Sunday, April 18, 2010


Program in American Studies, Department of Social and Cultural Analysis
New York University, 20 Cooper Square, 4th Floor

This symposium is an effort to think through both the past and contemporary history of capitalist development in the United States and beyond. It follows from the recognition, as Cedric Robinson writes, that "the development, organization and expansion of capitalist society pursued essentially racial directions, and so too did social ideology. As a material force then, it could be expected that racialism would inevitably permeate the social structures emergent from capitalism." (Black Marxism, 2) The term "racial capitalism" refuses the idea of a pure capitalism external to, or extrinsic from the racial formation of collectivities and populations. While 'race' may be a key lens through which to consider the relationship between the value-form and the aggregation of socially significant identities in modernity, the term racial capitalism also suggests that capitalism is always more than an economic project. Actually existing capitalism leverages cultural forms, norms and identities: it is lived through the uneven social formations of race, gender, nationality, sexuality and ability, among others. Our goal in this symposium then is to begin to think through relationships between capitalist economy and culture in the United States and beyond, particularly as they develop from histories of racial slavery, colonial expansion, ghettoization, mass incarceration, and overseas warfare, but also as these histories are broadly constituted in the entanglements and intersections of cultural difference.

Thursday April 29, 6-9pm
Introductory Remarks, Andy Cornell

Film Screening and Discussion: "Finally Got the News" and "EP Thompson and CLR James in Conversation"

Friday, April 30th, 9:30am-5pm
9:45-10:00: Opening Remarks, Nikhil Singh

10:00-12:00am: Panel I
David Roediger, Race and the Management of Labor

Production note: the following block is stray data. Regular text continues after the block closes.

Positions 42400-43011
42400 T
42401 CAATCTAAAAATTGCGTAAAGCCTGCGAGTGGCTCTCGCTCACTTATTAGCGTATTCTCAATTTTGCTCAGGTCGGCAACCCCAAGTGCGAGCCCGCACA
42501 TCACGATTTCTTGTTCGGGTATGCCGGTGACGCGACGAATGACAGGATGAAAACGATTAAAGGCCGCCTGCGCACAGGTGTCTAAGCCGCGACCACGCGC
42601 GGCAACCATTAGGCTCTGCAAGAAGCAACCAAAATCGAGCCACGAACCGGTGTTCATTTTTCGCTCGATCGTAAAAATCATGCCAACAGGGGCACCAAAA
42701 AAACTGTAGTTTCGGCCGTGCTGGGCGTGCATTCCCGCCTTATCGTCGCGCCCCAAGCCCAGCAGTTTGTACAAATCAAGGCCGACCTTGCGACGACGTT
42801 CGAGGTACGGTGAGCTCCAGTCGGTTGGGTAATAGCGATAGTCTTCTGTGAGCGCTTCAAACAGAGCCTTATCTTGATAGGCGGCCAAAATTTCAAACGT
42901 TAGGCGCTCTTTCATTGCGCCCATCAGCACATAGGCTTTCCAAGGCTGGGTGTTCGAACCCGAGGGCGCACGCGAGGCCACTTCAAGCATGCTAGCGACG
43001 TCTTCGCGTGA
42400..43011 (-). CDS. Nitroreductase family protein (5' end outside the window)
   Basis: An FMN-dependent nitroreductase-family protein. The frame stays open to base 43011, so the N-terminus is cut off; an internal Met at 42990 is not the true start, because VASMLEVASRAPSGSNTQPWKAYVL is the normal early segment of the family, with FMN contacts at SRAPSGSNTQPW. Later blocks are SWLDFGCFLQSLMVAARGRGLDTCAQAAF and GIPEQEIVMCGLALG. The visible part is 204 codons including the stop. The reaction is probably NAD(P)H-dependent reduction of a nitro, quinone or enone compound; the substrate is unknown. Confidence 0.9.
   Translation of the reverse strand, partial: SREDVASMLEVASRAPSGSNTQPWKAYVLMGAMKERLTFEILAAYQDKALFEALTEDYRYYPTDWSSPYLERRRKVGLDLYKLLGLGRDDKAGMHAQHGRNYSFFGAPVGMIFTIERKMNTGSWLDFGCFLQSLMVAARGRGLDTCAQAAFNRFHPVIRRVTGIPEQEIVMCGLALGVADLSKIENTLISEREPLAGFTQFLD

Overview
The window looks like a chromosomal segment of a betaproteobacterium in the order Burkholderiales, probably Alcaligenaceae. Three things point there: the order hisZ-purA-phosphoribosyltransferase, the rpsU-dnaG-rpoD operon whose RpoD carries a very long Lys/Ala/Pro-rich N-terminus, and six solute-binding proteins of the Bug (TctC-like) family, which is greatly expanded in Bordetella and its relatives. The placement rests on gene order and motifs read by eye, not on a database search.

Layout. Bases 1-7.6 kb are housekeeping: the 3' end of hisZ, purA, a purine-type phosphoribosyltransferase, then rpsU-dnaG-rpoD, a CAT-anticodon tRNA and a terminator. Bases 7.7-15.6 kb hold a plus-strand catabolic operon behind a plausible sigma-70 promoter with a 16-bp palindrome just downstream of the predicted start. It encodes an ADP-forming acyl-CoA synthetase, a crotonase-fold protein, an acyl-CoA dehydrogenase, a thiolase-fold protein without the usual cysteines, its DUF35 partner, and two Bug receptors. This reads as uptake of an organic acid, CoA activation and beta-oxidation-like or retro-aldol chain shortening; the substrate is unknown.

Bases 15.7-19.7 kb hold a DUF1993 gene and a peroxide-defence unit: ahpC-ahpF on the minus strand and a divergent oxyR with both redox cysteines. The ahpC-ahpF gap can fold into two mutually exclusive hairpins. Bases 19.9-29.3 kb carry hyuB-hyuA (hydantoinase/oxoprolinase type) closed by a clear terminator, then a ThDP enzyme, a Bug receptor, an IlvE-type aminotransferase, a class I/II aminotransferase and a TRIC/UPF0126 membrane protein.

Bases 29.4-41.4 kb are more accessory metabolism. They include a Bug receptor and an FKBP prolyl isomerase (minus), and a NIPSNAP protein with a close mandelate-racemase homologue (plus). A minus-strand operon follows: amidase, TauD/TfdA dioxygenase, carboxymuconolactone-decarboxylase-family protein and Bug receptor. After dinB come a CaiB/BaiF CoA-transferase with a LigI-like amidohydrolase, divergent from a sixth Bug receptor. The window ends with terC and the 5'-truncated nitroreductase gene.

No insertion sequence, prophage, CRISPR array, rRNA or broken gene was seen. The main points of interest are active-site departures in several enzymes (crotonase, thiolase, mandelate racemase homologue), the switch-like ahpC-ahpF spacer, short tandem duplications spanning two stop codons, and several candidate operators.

Alys Weinbaum, Neo-Slavery, Human Reproduction and Biocapitalism
David Kazanjian, Atlantic Speculations
Jennifer Morgan, Comment

2:00-1:30: LUNCH

1:30-3:00pm: Panel II
Betsy Esch, White Rights: What Apartheid South Africa Learned from the US
Penny Von Eschen, Connecting Colonialisms
Michael Ralph, Comment

3:00-5:00pm: Panel III
Marisol LeBron Controlled Access: Mano Dura and the Policing of Space in Puerto Rico, 1993-1997
Stuart Schrader Debt and Credit: Studying Up, Studying Down, and Still Missing Racial Capitalism
Zenia Kish The New 'Scramble for Africa': Food Security, Exploitation, and the Agricultural Land Grab
Comments, Symposium Participants

5:00-7:00pm: RECEPTION

Saturday, May 1, 10am-12pm
10-11:30am: Panel IV
Fred Moten, The Sub-Prime and the Beautiful
Ruthie Gilmore, Life in Hell
Lisa Duggan, Comment

11:30-12: Closing Remarks
Brent Edwards and Nikhil Singh


sticky said...

this looks like an amazing symposium! will any of the discussions or materials be made available online post amazing symposium for those of unable to attend?

Marisol LeBron said...

I'm actually not sure if the materials will be made available. In the past these events have been recorded and put up online. If I hear that we'll be making the the symposium available I'll post it on this site.

Thanks for your interest!

StraightupSHANANIGANS said...

hey there, definitely interested in attending this. any idea if it's open to the public / do i have to register anywhere to attend?

Marisol LeBron said...

The event is free and open to the public, you just have to show up!